JS: To answer the first question, DSD specializes in this kind of system integration area and I think there is a lot of potential for reaping the benefits of integrating electrified systems with traditionally hydraulic or pneumatic systems to become a hybrid, in the short term, combining the best features of both. And I do think there's a place for both in the future, certainly medium term, and probably long term. Maybe on the long-term side if we can increase power levels and get the infrastructure and battery technology to the place that everybody is aiming for, you could see a full replacement [of hydraulics and pneumatics]. But I think that's a ways away, there will be a gradual shift which we've already started to see [and are helping] our customers do.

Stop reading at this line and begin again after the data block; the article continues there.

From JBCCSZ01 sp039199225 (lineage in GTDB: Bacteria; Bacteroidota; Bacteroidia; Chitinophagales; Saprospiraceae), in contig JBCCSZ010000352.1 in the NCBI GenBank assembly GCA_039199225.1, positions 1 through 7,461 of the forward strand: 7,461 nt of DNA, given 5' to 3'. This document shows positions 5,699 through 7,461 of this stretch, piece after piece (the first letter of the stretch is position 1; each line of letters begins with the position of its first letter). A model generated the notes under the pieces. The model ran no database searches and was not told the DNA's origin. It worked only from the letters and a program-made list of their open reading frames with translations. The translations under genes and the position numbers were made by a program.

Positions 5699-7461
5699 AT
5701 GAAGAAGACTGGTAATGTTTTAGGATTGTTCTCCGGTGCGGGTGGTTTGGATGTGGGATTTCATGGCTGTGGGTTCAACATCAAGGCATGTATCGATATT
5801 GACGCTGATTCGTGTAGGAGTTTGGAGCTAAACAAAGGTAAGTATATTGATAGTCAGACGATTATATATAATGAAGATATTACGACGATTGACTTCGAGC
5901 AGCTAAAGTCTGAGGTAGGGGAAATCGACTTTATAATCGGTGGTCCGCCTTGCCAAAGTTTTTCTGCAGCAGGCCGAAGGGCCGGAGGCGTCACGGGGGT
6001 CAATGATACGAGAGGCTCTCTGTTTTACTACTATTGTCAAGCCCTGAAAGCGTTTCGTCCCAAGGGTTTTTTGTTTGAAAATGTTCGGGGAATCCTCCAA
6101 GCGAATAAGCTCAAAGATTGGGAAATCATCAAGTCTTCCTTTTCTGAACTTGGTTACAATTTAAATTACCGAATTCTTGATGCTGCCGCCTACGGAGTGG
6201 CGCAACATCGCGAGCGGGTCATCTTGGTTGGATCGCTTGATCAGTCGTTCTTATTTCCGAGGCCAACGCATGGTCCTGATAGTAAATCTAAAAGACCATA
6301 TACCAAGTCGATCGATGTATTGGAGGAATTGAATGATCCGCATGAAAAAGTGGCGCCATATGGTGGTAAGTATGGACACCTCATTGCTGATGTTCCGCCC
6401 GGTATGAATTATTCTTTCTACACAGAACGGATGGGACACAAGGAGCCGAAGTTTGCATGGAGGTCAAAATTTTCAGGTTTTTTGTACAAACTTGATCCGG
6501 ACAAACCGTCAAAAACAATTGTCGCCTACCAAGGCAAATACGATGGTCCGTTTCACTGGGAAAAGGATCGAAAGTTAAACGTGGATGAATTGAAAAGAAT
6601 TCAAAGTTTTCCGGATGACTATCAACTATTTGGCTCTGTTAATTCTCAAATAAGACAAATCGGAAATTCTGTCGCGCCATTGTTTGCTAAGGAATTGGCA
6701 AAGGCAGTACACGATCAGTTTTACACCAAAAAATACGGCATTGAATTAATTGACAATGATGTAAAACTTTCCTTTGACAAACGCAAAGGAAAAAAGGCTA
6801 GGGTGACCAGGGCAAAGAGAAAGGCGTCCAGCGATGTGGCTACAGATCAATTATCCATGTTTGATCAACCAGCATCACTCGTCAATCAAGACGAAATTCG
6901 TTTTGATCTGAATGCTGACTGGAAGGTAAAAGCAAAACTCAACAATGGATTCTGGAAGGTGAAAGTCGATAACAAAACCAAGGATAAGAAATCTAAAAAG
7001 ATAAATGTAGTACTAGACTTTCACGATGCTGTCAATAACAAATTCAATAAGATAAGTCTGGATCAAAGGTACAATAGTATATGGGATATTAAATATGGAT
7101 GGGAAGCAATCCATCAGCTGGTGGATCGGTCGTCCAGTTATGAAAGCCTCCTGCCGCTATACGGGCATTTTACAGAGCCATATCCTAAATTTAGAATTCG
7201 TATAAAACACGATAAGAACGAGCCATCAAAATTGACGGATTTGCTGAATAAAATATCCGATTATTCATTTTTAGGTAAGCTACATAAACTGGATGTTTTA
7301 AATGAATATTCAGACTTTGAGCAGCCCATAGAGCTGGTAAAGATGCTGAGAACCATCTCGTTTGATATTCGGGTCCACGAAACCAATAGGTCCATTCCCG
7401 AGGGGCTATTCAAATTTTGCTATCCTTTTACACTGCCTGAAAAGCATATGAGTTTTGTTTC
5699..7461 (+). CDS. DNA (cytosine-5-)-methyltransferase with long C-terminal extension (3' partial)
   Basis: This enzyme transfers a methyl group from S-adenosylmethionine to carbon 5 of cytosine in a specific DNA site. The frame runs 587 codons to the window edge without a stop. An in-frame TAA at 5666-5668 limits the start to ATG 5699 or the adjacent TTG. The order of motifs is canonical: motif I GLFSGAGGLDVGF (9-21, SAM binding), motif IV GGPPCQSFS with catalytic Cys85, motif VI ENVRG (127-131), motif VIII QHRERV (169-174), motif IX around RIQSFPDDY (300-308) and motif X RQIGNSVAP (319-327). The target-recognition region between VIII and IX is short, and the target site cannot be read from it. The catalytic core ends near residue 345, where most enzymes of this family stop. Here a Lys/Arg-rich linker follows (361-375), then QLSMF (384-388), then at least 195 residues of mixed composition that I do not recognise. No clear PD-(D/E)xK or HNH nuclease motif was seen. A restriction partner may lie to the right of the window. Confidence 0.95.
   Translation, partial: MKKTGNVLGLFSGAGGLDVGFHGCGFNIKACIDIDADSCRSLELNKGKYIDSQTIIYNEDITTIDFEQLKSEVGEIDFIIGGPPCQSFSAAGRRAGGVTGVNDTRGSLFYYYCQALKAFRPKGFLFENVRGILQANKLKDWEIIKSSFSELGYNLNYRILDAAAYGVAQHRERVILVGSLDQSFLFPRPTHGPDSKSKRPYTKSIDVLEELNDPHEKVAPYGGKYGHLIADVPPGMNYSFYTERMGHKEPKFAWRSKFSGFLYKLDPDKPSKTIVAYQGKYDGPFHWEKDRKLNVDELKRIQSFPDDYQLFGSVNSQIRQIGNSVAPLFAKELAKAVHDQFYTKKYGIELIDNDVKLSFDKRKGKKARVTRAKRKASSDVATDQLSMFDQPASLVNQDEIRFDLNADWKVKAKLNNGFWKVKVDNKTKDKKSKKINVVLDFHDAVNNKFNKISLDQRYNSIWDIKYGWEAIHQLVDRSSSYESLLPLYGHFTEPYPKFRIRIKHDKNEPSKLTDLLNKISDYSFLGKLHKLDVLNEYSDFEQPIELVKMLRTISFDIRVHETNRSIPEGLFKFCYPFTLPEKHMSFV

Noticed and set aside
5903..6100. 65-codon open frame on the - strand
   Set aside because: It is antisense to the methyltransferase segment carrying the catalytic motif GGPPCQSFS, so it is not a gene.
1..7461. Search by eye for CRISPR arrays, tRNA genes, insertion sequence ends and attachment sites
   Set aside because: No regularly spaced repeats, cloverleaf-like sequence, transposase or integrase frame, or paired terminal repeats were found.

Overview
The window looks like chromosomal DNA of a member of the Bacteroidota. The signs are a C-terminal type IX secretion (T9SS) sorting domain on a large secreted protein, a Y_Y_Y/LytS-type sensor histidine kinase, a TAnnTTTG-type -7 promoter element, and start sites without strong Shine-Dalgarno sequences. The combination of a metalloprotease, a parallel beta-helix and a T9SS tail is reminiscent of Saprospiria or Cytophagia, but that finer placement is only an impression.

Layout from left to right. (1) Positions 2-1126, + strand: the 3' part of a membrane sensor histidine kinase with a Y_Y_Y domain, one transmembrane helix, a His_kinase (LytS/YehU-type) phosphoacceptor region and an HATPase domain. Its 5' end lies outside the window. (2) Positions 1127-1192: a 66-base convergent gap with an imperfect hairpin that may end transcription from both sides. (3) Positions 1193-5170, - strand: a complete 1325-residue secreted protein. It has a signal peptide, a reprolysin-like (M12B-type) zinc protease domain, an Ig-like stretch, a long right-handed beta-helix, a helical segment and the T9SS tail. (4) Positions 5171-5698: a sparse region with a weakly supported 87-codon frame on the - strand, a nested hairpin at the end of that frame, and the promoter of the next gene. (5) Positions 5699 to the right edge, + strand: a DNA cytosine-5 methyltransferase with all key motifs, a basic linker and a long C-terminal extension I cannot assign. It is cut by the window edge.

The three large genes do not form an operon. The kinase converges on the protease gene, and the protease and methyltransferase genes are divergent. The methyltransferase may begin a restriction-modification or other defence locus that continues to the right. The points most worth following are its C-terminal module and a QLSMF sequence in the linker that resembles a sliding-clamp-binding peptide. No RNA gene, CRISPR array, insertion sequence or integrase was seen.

So far, it's been fairly pragmatic about what and when to shift certain components. The shift will continue to move that way, there's sustainability and efficiency initiatives that are being driven from all levels, down from the government but also within private companies that are trying to increase efficiency and sustainability. Electrification is a way to go when you're trying to do that.
I think as you electrify more systems, the systems that aren't electrified, people will begin to look at those and say, okay, how can we redesign these to make them more compatible with electrified systems. [This involves] making them smaller, lighter, or changing their shape so that you can package your electrified components in a better way. So overall optimization, again, at the system level.
Those are the major trends that we see and are supporting our customers in achieving at this point.